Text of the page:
https://www.youtube.com/watch?v=euw7SVy0nz8

 

SHTF Guide to Pest Control

SHTF Guide to Pest Control

Mosquitoes Existed Before Us, but We Don’t Have to Let Them Outlive Us

 

Hello everyone! Rob Raskin of Las Vegas here again, and this week I’m going to be discussing pest control. This is Part One in a three-part series, because there are a lot of different insects and other animals out there that can pose a threat to survivalists, homesteaders, and their animals.

 

According to the most recent studies, mosquitoes have existed for 226 million years. They survived the Ice Age, and they’ll survive the apocalypse. Just about everyone in the world has been bitten by a mosquito at least once, and most of us have been bitten multiple times.

 

 

Mosquito Facts

Once you learn more about the habits of mosquitos, you’ll understand why mosquitos are winning the them vs. everything else in evolutionary history war. Mosquitoes come out on top every time, and here’s why.

  • Mosquito season is several months long, beginning in summer and continuing late into the fall.
  • How did the mosquito survive the Ice Age? The same way they survive every winter: hibernation.
  • Mosquitoes bite day and night, so there’s no time you can avoid them.
  • These pests can be found indoors and outdoors, so there’s no place you can go to avoid them.
  • Mosquitoes can drink three times their weight in blood. Your blood. While you sleep. Let that sink in for a while.
  • There are no vaccinations or medicines that are effective against most mosquito-borne illnesses. These illnesses include malaria, Zika fever, West Nile virus, and many strains of encephalitis.
  • Mosquitoes can smell your breath, so the only way to hide from them is to stop breathing. It sounds like the plot of a horror movie, but it’s real.
  • You may not even feel a mosquito’s bite. You won’t know until your system reacts to it after the fact.
  • Over a million people worldwide die from mosquito-borne illnesses, with another 700 million sickened by mosquito-borne illnesses.

 

The only way you can stay completely safe from mosquitos is to prevent their bites in the first place.

 

How to Make a Homemade Mosquito Trap

Commercial mosquito traps can be pricey, and they won’t be available after the SHTF. You can make these inexpensive mosquito traps at home.

 

Bottle Mosquito Trap

To make a bottle mosquito trap, you’ll need a two-liter soda bottle, a knife, a measuring cup, yeast, and brown sugar. Mosquitoes are attracted to darker colors, so whenever possible go with a green soda bottle.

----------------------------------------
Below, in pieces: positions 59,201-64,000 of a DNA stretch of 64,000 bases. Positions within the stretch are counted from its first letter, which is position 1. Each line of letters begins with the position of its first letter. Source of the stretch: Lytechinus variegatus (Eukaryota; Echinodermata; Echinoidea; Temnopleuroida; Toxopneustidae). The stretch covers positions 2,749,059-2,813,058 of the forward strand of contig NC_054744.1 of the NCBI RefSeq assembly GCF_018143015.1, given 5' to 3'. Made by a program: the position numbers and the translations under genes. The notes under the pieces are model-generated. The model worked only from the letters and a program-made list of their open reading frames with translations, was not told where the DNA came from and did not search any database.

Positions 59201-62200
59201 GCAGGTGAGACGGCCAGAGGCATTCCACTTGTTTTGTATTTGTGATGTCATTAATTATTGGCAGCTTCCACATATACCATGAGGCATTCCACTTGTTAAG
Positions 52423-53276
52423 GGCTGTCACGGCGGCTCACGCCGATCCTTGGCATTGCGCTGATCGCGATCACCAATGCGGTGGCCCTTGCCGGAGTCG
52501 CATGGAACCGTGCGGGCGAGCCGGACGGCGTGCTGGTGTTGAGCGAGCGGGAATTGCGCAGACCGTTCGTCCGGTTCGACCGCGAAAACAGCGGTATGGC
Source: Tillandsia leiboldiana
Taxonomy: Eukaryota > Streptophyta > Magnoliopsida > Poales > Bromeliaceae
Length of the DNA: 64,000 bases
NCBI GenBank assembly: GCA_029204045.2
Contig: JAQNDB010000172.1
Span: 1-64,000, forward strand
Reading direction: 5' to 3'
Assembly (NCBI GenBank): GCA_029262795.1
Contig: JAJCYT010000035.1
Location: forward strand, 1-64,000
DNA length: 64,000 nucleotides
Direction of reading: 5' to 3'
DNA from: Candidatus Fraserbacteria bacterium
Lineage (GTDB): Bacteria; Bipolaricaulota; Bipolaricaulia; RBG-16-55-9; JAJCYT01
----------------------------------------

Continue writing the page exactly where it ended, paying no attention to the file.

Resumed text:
First, you’ll need to use the knife to cut the soda bottle in half. After that, mix ¼ cup of brown sugar with 1 ¾ cups of extremely hot water in the bottom half of the bottle, stirring until the sugar is dissolved. Let the water cool off, and then add two pinches of yeast but this time don’t stir.

 

The next step is to insert the top half upside-down so the mouth of the bottle is pointed down toward the sugar-yeast-water mixture, with the wider opening of the bottle pointed upward.

 

You have now created an effective mosquito death-trap. Mosquitoes typically fly four to six feet off the ground, so this is the best height to place your mosquito trap. They prefer to feed at night when they can avoid the sun, but they’re also attracted to certain types of bright lights. Try to place your mosquito trap near a UV light if possible.

 

Amish Flying Insect Trap

The Amish avoid electricity and the conveniences of modern society, and because of this they are already prepared for TEOTWAWKI in many ways. The Amish have already developed an inexpensive mosquito trap that doesn’t rely on electricity, and it works on other insects, as well.

 

The Amish flying insect trap relies upon scent to attract mosquitoes. They say you’ll attract more flies with sugar than you will with vinegar, but this insect trap calls for both. To make it, you’ll need a cup of sugar, a cup of vinegar, two cups of water, one or two banana peels, and a two-liter soda bottle.

 

This trap is supposed to give off a scent that insects are attracted to, and once they fly in, they land in the fluid and drown. It is supposed to be hung in a tree or place on an elevated area to help get the scent into the air.

 

To make the Amish flying insect trap, cut the bottle in the same method we described in the last trap, but you’ll also need to punch two holes in it so you can hang it from a tree.

 

Mix the ingredients together, making sure the banana peels are completely submerged, and then place the mixture in the bottom half of your cut bottle. It’s simple, yet effective.

 

Next week we’re going to discuss how to protect yourself from predators if you’re homesteading, so be sure to check back!

 

 

Here are 8 all-natural ways to keep mosquitoes away.

 

Are you fore of a visual learner? This video will teach you how to build a mosquito trap.

 

Your Guide to Emergency Winter Shelters